State Senator Kevin Eltife announced the plan to legalize CBD oil in January. He was careful to emphasize that patients would not be able to get high from the oil, because THC content would be limited to 5 percent. Marijuana advocates and potential patients criticized the law, saying it failed to account for the benefits of whole-plant marijuana therapy and interfered with patients’ and doctors’ ability to seek out the best treatment available for epilepsy or other conditions.

"I’m glad the we’re talking about medical marijuana with some actual sincerity now in Texas, because this entire state is just tragically behind the rest of the country," Shaun McAlister, the president of DFW NORML said. "On the other hand, I’m really nervous about a CBD-only push because, for one thing, CBD-only legislation represents a really shallow understanding of what cannabis actually is and what it can do."

Still, Eltife’s bill snaked its way successfully through the Legislature, despite the objections and language that requires doctors to "prescribe" the oil to their patients.

Unfortunately a doctor cannot prescribe what the federal government considers a Schedule I substance without a DEA license, and CBD is a Schedule I substance. In other states, the “prescription” is referred to as a “recommendation” so that doctors can legally suggest that patients use it, says Amanda Reiman, the manager of Marijuana Law and Policy at the Drug Policy Alliance says.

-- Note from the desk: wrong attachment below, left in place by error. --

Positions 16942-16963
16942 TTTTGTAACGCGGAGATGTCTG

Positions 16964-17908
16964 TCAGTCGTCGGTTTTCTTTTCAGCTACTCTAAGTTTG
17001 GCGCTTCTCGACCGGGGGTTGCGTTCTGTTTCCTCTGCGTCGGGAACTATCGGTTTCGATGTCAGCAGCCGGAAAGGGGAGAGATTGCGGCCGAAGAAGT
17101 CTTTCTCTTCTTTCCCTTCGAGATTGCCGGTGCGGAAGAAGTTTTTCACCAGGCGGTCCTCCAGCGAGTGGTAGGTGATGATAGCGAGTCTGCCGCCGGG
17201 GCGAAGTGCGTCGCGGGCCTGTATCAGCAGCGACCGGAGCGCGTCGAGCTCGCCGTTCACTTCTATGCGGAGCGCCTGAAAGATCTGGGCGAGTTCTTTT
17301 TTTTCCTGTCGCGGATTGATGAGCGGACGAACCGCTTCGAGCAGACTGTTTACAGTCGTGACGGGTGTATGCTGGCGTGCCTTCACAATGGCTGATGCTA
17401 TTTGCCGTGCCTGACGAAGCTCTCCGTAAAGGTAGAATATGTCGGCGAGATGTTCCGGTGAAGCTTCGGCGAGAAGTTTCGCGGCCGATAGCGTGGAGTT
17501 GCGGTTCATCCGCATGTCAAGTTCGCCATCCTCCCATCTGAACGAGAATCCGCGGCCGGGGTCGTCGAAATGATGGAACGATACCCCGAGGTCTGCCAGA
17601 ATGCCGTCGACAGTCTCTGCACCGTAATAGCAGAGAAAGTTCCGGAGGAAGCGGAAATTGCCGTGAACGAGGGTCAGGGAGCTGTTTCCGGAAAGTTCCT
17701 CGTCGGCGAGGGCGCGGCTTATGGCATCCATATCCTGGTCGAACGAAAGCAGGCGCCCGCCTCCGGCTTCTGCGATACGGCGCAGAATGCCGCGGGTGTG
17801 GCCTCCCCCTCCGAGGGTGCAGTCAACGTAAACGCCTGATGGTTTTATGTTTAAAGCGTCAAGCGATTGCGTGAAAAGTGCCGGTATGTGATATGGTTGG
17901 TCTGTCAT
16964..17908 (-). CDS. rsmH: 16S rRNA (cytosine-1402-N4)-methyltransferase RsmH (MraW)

Tamar Todd, the Drug Policy Alliance’s Director of Marijuana Law and Policy, compared the Texas law to a 1996 Arizona law that did not lead to a single patient getting CBD oil.

Arizona passed comprehensive medical marijuana legislation in 2010. Texas marijuana reform advocates are hoping for a similar evolution in the Lone Star State.

“While this program leaves most patients behind and we’re concerned about its functionality, today is one for the history books. The Texas Legislature is sending a resounding message: Marijuana is medicine. We commend our Texas lawmakers and look forward to continuing this conversation when the 85th Legislature convenes in 2017," Heather Fazio, Texas political director for the Marijuana Policy Project, said in a statement.

CONTINUE READING…

Marijuana Advocates Continue to Challenge Feds’ Authority


NANETTE GONZALEZ FOR LA WEEKLY